If we add airborne pollution to the mixture of high RH and temperature, resulting deterioration can be noticeable in a few years. Airborne sulfuric acid, formed when sulfur dioxide (generated by manufacturing plants and burned fossil fuels) combines in the atmosphere with oxygen and moisture, will attack vegetable-tanned leather in a reaction known as red rot. Initially the leather becomes softened and swollen, followed by cleavage of the protein chains in fibrils, the leather ultimately becoming dry and powdery and easily crumbled by handling. This most often is seen (for example, on leather bookbindings) as reddish, raw areas of loss. Red rot is not reversible; damage from it is permanent. Additionally, all acids, whether atmospheric or residual acids left in the leather from the tanning process, will accelerate the hydrolysis of collagen. It goes without saying that liquid water will have the same effect on partially degraded vegetable-tanned leather. Water is also detrimental to untanned hides, such as parchment, vellum, and rawhide. Contact with water will cause these materials to cockle and/or shrink, and the deformation is for all purposes permanent.
Alkaline conditions (relative to the natural acidity of leather) also can be damaging to leather. A pH* greater than 6.0 will result in hardening and embrittlement of vegetable- and chrome-tanned leathers, whose normal pH varies from 3.0 to 5.0. As an example, buffered tissue (as opposed to acid-free or unbuffered) is impregnated with an alkaline salt and should never be used to wrap a leather artifact.
*pH is a logarithmic scale to measure percent Hydrogen, as an indicator of acidity or alkalinity. 1.0 is the most acidic, 14.0 is the most alkaline; water is neutral at 7.0.
Light can fade dyes and pigments on or in leather and, given sufficient time, will break down virtually any organic material. In leather, strong light accelerates oxidation of organic materials (collagen) and causes the formation of peroxides from tannins and oils in the leather, which catalyze further hydrolysis. Damage from exposure to excessive levels of light is cumulative and cannot be reversed. Avoid exposing leather artifacts to direct sunlight, spotlights, fluorescent lights, and even bright indirect sunlight for prolonged periods.
Mold growth, as mentioned above, can permanently damage leather, but can be controlled by lowering the humidity in which the artifact resides. Mold can appear as a white, gray, or green powdery deposit, or as black spots on leather. Mold can be removed by vacuuming the artifact or by gently brushing the mold off, but the artifact should be removed to a well-ventilated area away from other objects during cleaning to avoid depositing spores on them. If the artifact is fragile, the vacuum nozzle should be covered with screening, and the nozzle should never touch the leather to prevent pulling off sections of the surface. A dust mask should be worn during mold removal, as many different mold spores have been proven to be a respiratory hazard. Removal of the "fruiting bodies" (the visible portion of the mold) from the surface still can leave the tendrils and spores inside the leather. Solutions designed to kill the remainder of the mold can discolor the leather, and some are toxic to humans. It is safer for the artifact if the owner takes advantage of the fact that mold remains dormant at lower humidity and keeps it suppressed by denying mold the humidity it needs to grow. Additionally, improving air circulation around an artifact will reduce the chances of deposition of new spores. Finally, it is possible to confuse fatty bloom from leather dressings and salts from perspiration with white molds; bloom will have a waxy feel, and salts will be crystalline.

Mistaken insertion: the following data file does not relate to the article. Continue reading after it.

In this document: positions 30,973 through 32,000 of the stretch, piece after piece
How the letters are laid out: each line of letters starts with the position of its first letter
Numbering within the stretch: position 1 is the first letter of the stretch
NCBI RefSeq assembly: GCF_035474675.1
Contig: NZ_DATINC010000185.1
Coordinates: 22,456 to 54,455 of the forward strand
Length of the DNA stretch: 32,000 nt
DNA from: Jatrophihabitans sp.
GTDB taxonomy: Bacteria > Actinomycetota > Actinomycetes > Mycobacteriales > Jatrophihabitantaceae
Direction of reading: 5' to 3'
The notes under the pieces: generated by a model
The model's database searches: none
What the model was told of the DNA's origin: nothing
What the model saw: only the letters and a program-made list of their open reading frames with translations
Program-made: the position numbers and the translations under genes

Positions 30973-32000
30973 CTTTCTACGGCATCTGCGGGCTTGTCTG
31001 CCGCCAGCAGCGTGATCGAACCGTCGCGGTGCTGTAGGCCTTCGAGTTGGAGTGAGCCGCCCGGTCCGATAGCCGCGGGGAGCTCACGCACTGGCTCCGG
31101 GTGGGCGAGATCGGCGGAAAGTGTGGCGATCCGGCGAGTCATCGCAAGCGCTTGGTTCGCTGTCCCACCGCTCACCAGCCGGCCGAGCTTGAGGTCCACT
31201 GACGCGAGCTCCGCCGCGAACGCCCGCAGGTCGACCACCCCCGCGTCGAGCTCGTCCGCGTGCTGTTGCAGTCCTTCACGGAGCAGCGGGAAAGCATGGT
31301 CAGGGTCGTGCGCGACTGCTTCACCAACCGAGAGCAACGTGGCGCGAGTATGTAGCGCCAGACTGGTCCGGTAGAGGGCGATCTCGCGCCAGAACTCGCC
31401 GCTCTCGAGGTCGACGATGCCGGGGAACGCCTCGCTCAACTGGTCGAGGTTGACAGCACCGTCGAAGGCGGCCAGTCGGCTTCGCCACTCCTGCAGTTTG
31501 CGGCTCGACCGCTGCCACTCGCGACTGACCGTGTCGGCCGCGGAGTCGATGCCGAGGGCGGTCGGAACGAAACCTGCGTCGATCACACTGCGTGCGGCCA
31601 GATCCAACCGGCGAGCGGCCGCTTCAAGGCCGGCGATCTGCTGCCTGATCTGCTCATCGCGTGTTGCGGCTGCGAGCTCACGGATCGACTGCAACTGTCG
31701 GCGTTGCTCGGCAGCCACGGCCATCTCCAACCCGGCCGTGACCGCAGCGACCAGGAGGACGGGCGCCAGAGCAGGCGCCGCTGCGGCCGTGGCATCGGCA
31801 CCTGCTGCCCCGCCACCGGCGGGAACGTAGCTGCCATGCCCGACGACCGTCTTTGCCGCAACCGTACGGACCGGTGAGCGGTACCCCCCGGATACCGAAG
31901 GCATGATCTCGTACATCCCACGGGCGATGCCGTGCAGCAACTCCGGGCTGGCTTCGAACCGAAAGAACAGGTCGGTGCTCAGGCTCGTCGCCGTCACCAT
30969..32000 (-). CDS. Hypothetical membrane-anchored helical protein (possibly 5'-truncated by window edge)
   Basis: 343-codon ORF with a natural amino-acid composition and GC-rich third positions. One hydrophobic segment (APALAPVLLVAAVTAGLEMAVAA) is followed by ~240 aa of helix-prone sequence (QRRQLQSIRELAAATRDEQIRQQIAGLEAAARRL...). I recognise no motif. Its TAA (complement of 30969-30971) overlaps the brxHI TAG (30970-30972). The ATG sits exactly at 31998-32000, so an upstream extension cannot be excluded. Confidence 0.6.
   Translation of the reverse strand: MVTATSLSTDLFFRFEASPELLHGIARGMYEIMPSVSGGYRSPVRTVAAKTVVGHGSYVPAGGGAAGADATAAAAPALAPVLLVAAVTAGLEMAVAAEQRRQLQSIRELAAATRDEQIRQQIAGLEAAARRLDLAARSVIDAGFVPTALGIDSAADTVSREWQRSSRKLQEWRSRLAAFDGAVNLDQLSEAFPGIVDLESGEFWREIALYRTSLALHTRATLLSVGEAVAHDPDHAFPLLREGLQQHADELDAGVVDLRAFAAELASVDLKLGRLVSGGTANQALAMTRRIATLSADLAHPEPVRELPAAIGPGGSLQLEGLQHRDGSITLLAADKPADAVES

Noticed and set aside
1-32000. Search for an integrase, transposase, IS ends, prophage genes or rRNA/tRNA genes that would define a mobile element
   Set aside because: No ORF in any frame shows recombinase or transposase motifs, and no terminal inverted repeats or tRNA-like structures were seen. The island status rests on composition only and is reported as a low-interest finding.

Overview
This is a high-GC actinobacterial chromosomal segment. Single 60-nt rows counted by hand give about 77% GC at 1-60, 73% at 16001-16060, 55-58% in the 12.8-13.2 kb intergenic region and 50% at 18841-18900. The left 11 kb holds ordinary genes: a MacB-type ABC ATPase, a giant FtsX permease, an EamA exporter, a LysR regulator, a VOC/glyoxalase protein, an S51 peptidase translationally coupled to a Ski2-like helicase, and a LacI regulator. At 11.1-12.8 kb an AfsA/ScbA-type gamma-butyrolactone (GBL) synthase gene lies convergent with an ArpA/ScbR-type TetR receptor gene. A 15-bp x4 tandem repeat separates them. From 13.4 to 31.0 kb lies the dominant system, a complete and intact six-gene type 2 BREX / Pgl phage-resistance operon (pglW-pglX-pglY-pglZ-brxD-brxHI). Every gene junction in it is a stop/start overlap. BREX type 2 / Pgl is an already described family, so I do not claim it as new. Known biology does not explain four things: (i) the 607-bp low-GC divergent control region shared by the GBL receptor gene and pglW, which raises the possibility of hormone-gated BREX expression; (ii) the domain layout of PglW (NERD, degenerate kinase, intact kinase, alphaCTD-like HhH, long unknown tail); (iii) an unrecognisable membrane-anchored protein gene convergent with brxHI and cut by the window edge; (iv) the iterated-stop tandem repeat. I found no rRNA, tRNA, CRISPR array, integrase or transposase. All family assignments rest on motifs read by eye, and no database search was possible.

There are certain insects for which leather is a feast. Some beetles, such as the hide beetle, the carpet beetle, the leather eater, and the museum beetle, will eat the leather itself. Other insects are attracted to the oils in the leather or to materials attached to or painted on the leather. Artifacts should be inspected regularly for signs of insect activity, which may include droppings, larval cases, holes in the leather, or damaged surfaces, especially on the darker or hidden surfaces of a displayed object.
Dust can be very difficult to remove without damaging a fragile or decorated leather surface. It is a fact of today’s world that airborne pollutants are found everywhere. Dust, in addition to being unsightly, is hygroscopic and contains pollutants; the combination contributes to the degradation of leather. Storage and display enclosures for artifacts should be designed to exclude dust.
Incorporated materials, especially metals (rivets, brass eyelets, buckles) and their salts, can be corroded by leather and can be corrosive to leather. Iron and its compounds seem to be most reactive with leather, followed by copper, brass, and tin. Copper and brass also react with the fatty acids in oils used as leather dressing, forming waxy green accretions of organometallic salts, generally copper stearate, at all areas where leather contacts metal. Wherever it is possible without damage to the leather (such as inside the loop around an iron buckle, behind a brass button), a barrier of thin mylar® sheeting should be inserted between metal and leather, preventing contact.